Of course, these are historical examples, and the question for all of us is, what is happening in China today? I’m not a complete pessimist about the accuracy of opinion polling in China– though I do think that when we get 95% of the population approving of the central government, we do have to be skeptical of that finding. However, in the last 10 to 15 years, certain types of questions which are not about support for the central government but about support for lower-level governments indicate that this level of declared support for lower-level governance in China is gradually declining. In Chapter 8 of my book, I indicate that there is a high levels of suspicion about the value of grassroots elections in China, for instance. So China is moving towards a place where the Soviet Union and Eastern Europe found themselves in the 1980s where the accuracy improved– but fundamentally what we don’t know is what percentage of people engage in preference falsification.
I also wanted to ask about the methods of the voluntary provision of information to the regime that you talked about in the book. How reliable are those methods as indicators of what the population thinks in a statistically meaningful sense? I think of things like rumors and complaints that get reported internally.
Yeah, this is a very good question. I think just like communist regimes historically developed this distrust of opinion polling and being told that 92% or 95% of the population supported them, they were not particularly interested in random sampling and statistical significance because they felt that random sampling could not be achieved. They were still interested, however, in the representativeness of the information. That is close to something being statistically significant, but of course representativeness is a broader concept.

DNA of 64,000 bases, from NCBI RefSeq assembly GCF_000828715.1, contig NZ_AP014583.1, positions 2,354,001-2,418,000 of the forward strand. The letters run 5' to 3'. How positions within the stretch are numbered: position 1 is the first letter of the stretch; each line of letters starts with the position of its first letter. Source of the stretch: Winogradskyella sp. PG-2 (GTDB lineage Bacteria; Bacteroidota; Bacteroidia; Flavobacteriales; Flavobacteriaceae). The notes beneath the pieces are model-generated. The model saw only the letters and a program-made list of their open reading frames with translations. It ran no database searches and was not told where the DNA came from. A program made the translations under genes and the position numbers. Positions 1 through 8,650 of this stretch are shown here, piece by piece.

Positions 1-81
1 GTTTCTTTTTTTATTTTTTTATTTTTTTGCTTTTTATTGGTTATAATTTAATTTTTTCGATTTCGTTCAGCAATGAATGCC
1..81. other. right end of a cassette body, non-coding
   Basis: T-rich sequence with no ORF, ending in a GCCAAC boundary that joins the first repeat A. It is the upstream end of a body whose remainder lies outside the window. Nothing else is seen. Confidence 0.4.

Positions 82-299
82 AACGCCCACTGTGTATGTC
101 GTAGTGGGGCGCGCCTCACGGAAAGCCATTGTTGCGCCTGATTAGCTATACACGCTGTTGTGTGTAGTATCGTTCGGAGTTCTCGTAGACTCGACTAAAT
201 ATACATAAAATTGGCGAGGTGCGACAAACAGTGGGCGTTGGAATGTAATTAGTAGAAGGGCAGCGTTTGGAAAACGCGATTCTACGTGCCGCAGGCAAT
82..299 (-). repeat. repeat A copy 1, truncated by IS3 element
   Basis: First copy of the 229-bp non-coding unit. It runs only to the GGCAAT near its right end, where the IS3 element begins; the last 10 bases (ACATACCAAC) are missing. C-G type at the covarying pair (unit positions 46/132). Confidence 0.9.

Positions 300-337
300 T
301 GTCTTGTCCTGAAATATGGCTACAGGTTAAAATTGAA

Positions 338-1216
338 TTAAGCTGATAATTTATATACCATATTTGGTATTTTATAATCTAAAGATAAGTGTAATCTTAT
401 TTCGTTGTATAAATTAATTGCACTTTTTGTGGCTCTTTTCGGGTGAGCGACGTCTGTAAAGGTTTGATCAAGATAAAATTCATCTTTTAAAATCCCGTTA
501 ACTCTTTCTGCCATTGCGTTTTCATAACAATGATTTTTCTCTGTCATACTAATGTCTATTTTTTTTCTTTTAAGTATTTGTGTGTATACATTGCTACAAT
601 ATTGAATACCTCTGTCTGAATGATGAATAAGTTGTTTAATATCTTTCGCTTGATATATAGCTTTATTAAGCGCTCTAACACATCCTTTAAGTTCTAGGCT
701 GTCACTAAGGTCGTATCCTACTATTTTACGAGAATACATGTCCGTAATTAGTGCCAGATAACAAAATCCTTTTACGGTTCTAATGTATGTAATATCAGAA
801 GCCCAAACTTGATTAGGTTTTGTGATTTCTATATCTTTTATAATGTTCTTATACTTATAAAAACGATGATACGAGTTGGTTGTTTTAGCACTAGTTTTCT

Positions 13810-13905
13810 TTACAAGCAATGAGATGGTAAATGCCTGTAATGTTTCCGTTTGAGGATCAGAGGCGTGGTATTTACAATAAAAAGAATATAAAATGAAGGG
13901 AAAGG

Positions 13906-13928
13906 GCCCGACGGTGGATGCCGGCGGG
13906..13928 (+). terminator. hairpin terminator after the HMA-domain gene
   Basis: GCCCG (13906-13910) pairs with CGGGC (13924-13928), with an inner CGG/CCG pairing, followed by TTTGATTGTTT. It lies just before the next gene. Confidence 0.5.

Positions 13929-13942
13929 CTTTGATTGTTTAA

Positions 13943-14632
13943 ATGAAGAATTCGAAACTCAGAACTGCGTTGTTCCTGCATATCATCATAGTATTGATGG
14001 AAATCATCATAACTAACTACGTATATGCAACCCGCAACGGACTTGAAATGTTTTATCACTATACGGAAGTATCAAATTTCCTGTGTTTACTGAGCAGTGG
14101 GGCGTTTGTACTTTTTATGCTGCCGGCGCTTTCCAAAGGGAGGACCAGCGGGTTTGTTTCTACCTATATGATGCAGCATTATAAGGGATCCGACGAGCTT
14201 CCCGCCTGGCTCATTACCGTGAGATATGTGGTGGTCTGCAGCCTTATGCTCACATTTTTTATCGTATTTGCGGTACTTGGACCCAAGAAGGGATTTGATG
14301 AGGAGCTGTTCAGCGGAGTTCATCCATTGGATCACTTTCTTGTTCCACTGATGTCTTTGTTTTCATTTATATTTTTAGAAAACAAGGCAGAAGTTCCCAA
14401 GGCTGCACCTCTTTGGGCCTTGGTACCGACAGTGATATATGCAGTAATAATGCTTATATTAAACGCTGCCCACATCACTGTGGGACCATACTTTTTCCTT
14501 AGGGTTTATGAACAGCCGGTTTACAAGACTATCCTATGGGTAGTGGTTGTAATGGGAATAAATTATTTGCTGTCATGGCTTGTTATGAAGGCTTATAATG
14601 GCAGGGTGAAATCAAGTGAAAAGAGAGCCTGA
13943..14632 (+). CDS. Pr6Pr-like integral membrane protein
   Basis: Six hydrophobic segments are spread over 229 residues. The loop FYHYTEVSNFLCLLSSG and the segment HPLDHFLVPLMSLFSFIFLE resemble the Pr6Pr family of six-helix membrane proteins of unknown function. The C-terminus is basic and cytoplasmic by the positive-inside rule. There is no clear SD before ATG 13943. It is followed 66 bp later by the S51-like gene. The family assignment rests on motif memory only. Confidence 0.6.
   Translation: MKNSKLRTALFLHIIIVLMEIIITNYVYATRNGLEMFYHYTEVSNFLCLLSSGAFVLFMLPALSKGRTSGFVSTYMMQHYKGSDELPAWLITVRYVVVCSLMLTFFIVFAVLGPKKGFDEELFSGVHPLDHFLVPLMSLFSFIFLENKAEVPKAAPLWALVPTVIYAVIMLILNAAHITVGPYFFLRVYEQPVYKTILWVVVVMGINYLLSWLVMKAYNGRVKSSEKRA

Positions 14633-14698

In the case of rumors, regimes gradually became aware that the atypical one-off rumor is not particularly helpful for autocrats, because they didn’t know what to do with it. Instead, they became interested in other methods beyond random sampling for getting information which is representative or typical of a phenomenon. And in the case of complaints, for instance, and the voluntary transmission of information, the complainants are of course not randomly selected, but when these complaints get aggregated, it is also possible for the regime to detect trends. The trends focus on welfare matters. There is a very small proportion of the complaints which are about what the regime defined as political matters, and they’re heavily critical of the party, but most of them are about people wanting jobs, they want housing, in the context of China they are concerned about being displaced from their land, land requisitions and the like. In the understanding of communist regime insiders, if the material demands of the population are kept at bay, if the regime is able to deliver what people want in the material sphere, they would be less likely to engage in political opposition to the regime, so these two things are linked.
One of the very interesting counterintuitive points in the book is that complaints are something that these regimes actually want to see because they can serve as an index of people’s satisfaction and trust in the government. Your book mentioned an anecdote from Bulgaria where a regional administrator was observing that there were very few complaints, and he said, well, either we’ve solved all their problems, or they don’t trust us anymore. You also showed this with quotations from China and these other regimes to make the point that this is a systemic phenomenon.
Yeah, this is not something I expected to find before I started researching this topic in the archives. This emerged from the archives, and it emerged initially in the case of Bulgaria, but then as you point out, I do have evidence from China as well, including Xi Jinping’s father, who was quoted on this matter– he has a logic as to why more complaints are better. And then of course the tradeoff for regime insiders is that if people complain less and there are indicators that they’re unhappy, fewer complaints would then lead to more protests. From the point of view of regime insiders, a complaint is something that is done privately between a citizen and the government, and it allows for this grievance to be resolved without it being aired in the open, but it’s very hard to suppress information about protests because those are a form of contention that is presented openly and then others might join in, and then the situation can rapidly get out of control. So this relationship between complaints and protests is also something that emerged from the archival evidence I collected.